I’m sitting at a TEDx event unsuccessfully trying to pay attention to what the speaker before me is saying. I’m a couple minutes away from giving a very personal talk and my irrational fears are in the forefront of my thinking.
Ironically the talk is titled “Follow Your Fears” and the main message is that fear serves as an internal compass towards growth and opportunity. Even though I fully believe in this message it’s really not comforting me right now. My knees feel weak, I’m developing a strange pain in my stomach and my mind is acting like a worst-case scenario generator.
It’s no wonder that I’m nervous; I didn’t quite follow the typical TEDx formula. For example I was advised to validate that I’m an expert in my field and instead I wrote lines like, “The most exciting part about what I do is that I really have no idea what I’m doing.”
I try to calm my nerves by thinking about the times I overcame fear. Like when I used to go off 100 foot gap jumps on my snowboard. I recall feeling a similar tension right before committing and then an unshakable certainty that ‘I got this’ right after dropping in. I really hope it will be the same in this case but my doubts are fighting harder than usual.
I know that this anxiety can slip out of control rather easily so I figure that reciting parts of the talk in my head will help. This plan fails when I can’t recall the closing sentence, which happens to be my favorite part. The words have mysteriously vanished from my memory but what I do remember is that I have a cheat sheet in my pocket. With a fast, swift movement that startles the program organizer who is sitting right next to me, I grab the cheat sheet and read the closing line. She looks over at me concerned and whispers, “Are you okay?” “Yes, I’m fine” I tell her with a forced smile as she gives me some coconut water claiming that it cures anxiety.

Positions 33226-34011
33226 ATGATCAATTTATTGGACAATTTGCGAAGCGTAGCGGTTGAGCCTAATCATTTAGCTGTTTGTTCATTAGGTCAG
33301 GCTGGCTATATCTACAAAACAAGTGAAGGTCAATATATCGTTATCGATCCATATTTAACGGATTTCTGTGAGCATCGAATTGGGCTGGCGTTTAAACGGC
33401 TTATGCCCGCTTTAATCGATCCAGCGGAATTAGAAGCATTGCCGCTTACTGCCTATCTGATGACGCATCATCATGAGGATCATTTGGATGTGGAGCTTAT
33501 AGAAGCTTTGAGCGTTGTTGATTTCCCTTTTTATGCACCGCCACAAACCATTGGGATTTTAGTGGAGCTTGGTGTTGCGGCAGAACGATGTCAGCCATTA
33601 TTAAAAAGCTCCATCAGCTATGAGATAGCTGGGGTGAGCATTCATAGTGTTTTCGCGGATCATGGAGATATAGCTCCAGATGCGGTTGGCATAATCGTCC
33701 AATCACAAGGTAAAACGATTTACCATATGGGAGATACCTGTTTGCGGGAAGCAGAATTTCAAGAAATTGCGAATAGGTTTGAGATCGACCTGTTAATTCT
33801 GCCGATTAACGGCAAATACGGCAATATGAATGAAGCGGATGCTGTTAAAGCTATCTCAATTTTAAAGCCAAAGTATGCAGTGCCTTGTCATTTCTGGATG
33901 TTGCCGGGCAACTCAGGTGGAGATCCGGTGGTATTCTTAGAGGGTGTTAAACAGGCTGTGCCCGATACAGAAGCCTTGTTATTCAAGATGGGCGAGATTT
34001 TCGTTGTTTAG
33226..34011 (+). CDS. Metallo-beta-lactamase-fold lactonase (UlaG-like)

The speaker is now delivering his closing line, which I vividly remember – “See the impact that you have on your own world.” The sentence reminded me of something very important I once heard – “You are not the victim of your thoughts.” Perfect timing for this memory to have popped into my head.
I’m staring at the lights, cameras and 700 quiet people sitting in the audience as the announcer calls me up to the stage. I drop in and feel an immediate shift in my thinking. The pain in my stomach turns into a tingle, I feel focused and in control. This doesn’t surprises me; I’m always fine while I do the things that I think I won’t be fine doing. I think it’s because my anxiety is fueled by what could happen and never from what is happening. Either that or I just drank some pretty magical coconut water.